Synthetic Vitamins and Minerals in Dog Food
Many diets designed for dogs include added synthetic vitamins and minerals. The question is, are these diets good for our pets?
Commercial dog foods undergo rigorous chemical and biological tests. The purpose of these tests is to assure that foods don’t produce toxicity due to an excess of certain nutrients. What’s more, commercial dog foods should be palatable. There’s also the issue of synthetic vitamins and minerals which we’ll be looking at today.
It’s important for foods to pass these controls, which verify that the concentration of certain nutrients is within the ranges established by law. Experiments should also be conducted in order to determine if dogs prefer one food over another.
The packaging of the dog food we give our pets also reveals important nutritional information. Nutrition labels allow us to ascertain what analytical components the food contains. Dog food components tend to vary according to the age, health, and activity level of the dogs they’re designed for.
What are the essential nutrients that dog food should contain?
Each animal species has different nutritional requirements. This is something we can see clearly when we compare dog food to parakeet food, for example. However, it may be harder to identify when it comes to comparing dog and cat food. Their food may look similar, but they don’t share the same requirements. For example, it’s fundamental for cats to obtain extra amounts of an amino acid called taurine.
Below are essential nutrients present in commercialized dog foods, which must not be absent:
- Proteins, including the following amino acids: Arginine, histidine, leucine, lysine, methionine, methionine +, cystine, phenylalanine, phenylalanine + tyrosine, threonine, tryptophan, and valine.
- Fats from animal sources, which include essential fatty acids: Linoleic acid (omega 6), arachidonic acid (omega 6), and alpha-linolenic acid (omega 3).
- Minerals: Calcium, phosphorous, potassium, sodium, chloride, and magnesium.
- Trace elements: Copper, iodine, iron, magnesium, selenium, and zinc.
- Vitamins: Vitamin A, vitamin D, vitamin E, thiamine, riboflavin, pantothenic acid, vitamin B6 (pyridoxine), vitamin B12, niacin, folic acid, biotin, coline, vitamin K.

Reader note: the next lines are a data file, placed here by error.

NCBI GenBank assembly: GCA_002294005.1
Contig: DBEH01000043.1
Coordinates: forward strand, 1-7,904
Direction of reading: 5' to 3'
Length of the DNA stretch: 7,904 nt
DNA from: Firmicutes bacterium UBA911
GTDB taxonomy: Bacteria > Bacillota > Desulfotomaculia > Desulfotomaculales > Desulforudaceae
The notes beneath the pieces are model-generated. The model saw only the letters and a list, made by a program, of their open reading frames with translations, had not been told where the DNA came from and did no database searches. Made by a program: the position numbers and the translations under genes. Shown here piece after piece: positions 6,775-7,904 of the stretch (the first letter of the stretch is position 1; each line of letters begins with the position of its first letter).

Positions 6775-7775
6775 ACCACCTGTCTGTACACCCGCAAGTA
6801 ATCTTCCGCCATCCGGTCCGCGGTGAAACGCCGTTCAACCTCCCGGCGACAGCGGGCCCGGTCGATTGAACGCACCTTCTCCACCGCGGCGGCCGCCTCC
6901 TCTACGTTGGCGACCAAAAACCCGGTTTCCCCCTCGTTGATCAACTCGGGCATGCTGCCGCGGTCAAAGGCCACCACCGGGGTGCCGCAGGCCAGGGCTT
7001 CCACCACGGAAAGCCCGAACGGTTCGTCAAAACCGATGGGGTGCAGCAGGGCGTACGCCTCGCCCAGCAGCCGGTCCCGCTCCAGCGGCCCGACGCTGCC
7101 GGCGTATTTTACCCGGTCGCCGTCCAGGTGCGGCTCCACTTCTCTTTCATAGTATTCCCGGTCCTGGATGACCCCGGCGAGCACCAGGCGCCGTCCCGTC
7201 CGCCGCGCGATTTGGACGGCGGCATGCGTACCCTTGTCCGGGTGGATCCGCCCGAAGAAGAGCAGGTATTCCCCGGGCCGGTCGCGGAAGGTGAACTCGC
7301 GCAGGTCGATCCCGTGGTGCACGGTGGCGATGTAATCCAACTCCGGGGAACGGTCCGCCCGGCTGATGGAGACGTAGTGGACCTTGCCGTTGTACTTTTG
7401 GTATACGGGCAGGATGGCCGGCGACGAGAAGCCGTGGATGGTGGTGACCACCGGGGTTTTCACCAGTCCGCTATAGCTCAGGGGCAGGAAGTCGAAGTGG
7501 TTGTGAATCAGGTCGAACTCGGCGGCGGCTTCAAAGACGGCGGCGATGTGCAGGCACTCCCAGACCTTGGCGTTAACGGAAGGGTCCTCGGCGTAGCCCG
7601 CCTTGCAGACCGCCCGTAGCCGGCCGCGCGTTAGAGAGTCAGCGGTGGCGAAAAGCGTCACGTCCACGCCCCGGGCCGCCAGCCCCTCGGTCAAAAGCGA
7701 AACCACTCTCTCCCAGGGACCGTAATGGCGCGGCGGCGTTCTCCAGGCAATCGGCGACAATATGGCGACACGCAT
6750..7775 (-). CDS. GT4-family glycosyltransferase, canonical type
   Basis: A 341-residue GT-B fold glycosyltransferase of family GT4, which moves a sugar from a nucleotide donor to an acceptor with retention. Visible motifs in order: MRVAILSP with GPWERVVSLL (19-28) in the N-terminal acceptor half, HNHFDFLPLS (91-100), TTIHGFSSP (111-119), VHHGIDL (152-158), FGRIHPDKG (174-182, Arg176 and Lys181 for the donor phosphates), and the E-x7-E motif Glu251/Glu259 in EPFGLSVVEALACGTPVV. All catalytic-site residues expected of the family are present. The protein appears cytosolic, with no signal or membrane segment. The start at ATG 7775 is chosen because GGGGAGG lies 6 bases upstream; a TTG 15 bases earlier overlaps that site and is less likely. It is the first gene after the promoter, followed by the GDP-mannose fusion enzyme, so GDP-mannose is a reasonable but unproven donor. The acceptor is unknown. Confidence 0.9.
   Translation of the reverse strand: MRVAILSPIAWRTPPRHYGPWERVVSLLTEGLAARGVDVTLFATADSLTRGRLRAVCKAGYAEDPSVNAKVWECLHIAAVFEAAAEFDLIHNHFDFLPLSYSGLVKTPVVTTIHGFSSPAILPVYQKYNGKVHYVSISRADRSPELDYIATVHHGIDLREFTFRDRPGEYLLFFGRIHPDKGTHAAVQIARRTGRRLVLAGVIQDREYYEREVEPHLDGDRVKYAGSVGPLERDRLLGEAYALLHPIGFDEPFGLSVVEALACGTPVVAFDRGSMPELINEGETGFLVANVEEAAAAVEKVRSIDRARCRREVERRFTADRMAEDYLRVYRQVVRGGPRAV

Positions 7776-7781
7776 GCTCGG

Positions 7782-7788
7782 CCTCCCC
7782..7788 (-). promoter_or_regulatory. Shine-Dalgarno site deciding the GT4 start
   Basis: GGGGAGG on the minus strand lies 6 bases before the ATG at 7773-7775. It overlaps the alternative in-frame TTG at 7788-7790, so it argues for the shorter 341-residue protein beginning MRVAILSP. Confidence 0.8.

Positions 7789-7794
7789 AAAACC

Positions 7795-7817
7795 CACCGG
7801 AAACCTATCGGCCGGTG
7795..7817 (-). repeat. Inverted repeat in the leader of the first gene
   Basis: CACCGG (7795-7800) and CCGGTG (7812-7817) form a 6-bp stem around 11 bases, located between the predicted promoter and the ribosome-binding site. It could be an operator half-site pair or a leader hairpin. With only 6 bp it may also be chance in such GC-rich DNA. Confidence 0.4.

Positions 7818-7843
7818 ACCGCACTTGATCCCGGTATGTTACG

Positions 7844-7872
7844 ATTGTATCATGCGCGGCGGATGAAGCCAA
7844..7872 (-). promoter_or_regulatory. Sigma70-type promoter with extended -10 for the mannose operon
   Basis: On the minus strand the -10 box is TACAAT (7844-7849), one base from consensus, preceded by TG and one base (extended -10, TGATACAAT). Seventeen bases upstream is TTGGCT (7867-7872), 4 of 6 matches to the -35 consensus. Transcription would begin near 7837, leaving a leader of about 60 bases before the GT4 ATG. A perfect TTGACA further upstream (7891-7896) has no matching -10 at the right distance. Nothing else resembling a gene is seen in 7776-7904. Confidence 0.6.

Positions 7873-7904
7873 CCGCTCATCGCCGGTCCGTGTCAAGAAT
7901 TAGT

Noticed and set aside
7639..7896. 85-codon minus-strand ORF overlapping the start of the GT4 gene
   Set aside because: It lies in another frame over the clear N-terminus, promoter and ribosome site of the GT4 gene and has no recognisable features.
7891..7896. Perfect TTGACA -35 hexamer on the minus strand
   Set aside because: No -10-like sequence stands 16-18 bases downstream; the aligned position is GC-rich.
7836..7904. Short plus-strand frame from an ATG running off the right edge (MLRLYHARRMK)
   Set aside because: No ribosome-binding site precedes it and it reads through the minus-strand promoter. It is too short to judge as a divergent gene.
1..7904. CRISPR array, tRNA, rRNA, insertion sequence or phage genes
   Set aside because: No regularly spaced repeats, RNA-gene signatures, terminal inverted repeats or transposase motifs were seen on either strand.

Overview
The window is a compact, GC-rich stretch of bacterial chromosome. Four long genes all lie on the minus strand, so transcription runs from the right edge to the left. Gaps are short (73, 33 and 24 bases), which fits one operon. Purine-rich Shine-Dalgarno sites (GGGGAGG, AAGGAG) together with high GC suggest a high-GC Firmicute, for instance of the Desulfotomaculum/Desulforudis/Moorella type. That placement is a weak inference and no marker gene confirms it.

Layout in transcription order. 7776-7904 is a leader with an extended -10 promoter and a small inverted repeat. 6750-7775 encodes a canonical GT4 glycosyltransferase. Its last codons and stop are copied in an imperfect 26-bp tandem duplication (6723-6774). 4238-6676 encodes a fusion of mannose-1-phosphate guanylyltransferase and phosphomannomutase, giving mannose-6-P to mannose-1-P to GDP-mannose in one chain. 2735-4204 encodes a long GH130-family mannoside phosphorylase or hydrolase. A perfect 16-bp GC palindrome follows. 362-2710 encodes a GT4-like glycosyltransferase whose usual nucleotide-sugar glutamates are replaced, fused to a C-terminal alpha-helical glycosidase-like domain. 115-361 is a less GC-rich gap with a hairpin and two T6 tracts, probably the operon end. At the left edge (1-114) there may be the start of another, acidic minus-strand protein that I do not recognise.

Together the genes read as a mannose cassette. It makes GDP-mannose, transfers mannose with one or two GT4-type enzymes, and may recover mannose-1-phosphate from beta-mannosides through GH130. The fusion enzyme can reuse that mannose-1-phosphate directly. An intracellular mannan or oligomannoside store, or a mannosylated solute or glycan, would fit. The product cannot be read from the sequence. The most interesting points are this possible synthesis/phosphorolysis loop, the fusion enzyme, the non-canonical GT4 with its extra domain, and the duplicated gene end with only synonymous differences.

Where do the vitamins and minerals in dog food come from?
Vitamins and minerals are part of the found naturally in foods. In other words, these substances are within the natural structure of fresh foods. However, it’s common for dog foods to undergo processing–be it through mechanical, chemical, or physical procedures. And when natural foods go through processing, vitamins and minerals may degrade.
In a diet based on real foods or little processing, like the BARF diet for dogs, essential nutrients remain unaltered. This is much healthier and more nutritionally complete, as long as it provides all of the necessary foods. For example, we can’t base a natural diet for dogs on muscle alone. Rather, the diet must also include viscera, bones, and certain products from plant sources.
In dog foods, some of these vitamins and minerals remain constant. But in most cases, they are lost. What’s more, the natural product that some manufacturers use may not be of good quality. In that case, the dog food will be even worse.
In order to make up for these deficiencies, factories add synthesized vitamins and minerals to the food until they reach the regulated levels.
Are synthetic vitamins and minerals harmful?
Laboratory analysis should always guarantee the different levels of added substances. As long as that’s the case, then synthetic vitamins and minerals are not at all harmful to an animal’s health. All of the substances added to dog foods go through prior testing on animal models in a laboratory setting.
Manufacturers also add other substances–like additives, preservatives, and artificial colors–to dog foods for a variety of reasons. Certain amounts of these substances can be harmful to canine health.
Finally, many countries in the world have reported cases of poisoning due to excess vitamin D in commercial dog foods. As a result, they quickly took them off the market. In this case, lab analysis failed to detect excess vitamin D levels, which led to health problems in many pets.